A young People's Vote campaigner hits back at former Labour minister John Denham's critique of the Remain campaign.
History is happening right now, and young people have the chance to shape it.
In article for this site last week, John Denham said Remain campaigners are ‘failing to listen to England’ outside London. He’s wrong.
The organisation I belong to, Our Future, Our Choice, has held hundreds of events across the country, in every region and nation of the UK. We’ve campaigned in Loughborough, taken over Stormont Parliament, and have local groups from Newry to Nottingham.
In rejecting calls for a fresh vote, he suggests that the progressive response would be simply to go ahead with this blindfold Brexit – where all hopes are pitched on the non-binding and unenforceable political declaration.
It cannot be described as progressive to knowingly implement a policy that leaves the most vulnerable in society poorer and less in control of their futures.
But perhaps more than anything, he is wrong to suggest that we are silencing and marginalising these same people.
I myself have travelled across the UK during the dark months of winter, and what I have seen has filled me with hope for the future and the next generation.
Whenever I talk to young adults and ask them how to improve the country, I usually hear about the same issues that the average Brit faces. I have heard hundreds of stories about the loss of local NHS services, the lack of local police officers, and underfunded schools across the UK.
These young adults always ask about how Brexit will help them in their lives. They are dismayed at the answers. When they discover how Brexit may cost them up to £108,000 each by 2050, and will not give them more sovereignty, there is dismay and devastation. The lack of knowledge and understanding of the true consequences of Brexit by the generation who will foot the bill is terrifying. It makes listening to them all the more important.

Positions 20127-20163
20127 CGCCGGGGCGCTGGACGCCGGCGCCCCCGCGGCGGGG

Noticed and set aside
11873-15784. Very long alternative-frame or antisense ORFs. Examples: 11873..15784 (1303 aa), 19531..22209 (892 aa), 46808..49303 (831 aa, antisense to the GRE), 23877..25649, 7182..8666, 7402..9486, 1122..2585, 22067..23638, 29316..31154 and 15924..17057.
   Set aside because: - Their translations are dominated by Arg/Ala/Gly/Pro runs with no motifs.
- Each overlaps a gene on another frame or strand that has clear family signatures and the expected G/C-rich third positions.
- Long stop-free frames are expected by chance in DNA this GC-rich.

The ‘Norway option’ suggested by Mr. Denham fails to take back control. It leaves us half-in, half-out, pleasing no-one.
Like many other options, it has no parliamentary consensus, and is not backed by the British people, even in polling.
But most damagingly for Mr. Denham’s argument, there is little attempt by those pushing for Norway to engage with Leave voters.
It is a politicians’ concoction – an attempt to pay lip-service to Brexit without actually doing it.
If advocates for Norway had invested the time and the effort that People’s Vote campaigners have put in, it may have seemed a more realistic option.
But there has been little or no discussion of it outside of back-rooms in Parliament and the newspapers so heartily enjoyed by the Westminster bubble – it is therefore open to the same criticisms that Mr. Denham levels at the People’s Vote, without the broad support that exists in the country for a final say.
Mr. Denham disagrees with me less than he suspects. We want the same things – a brighter future for the whole country, a politics that addresses the real complaints inducing people to vote Leave, and for Brexit to be over, once and for all.
Whichever way it goes, a People’s Vote brings us closer to these goals.
Cathleen Clarke is Mobilisation Officer at Our Future, Our Choice and a member of Momentum.
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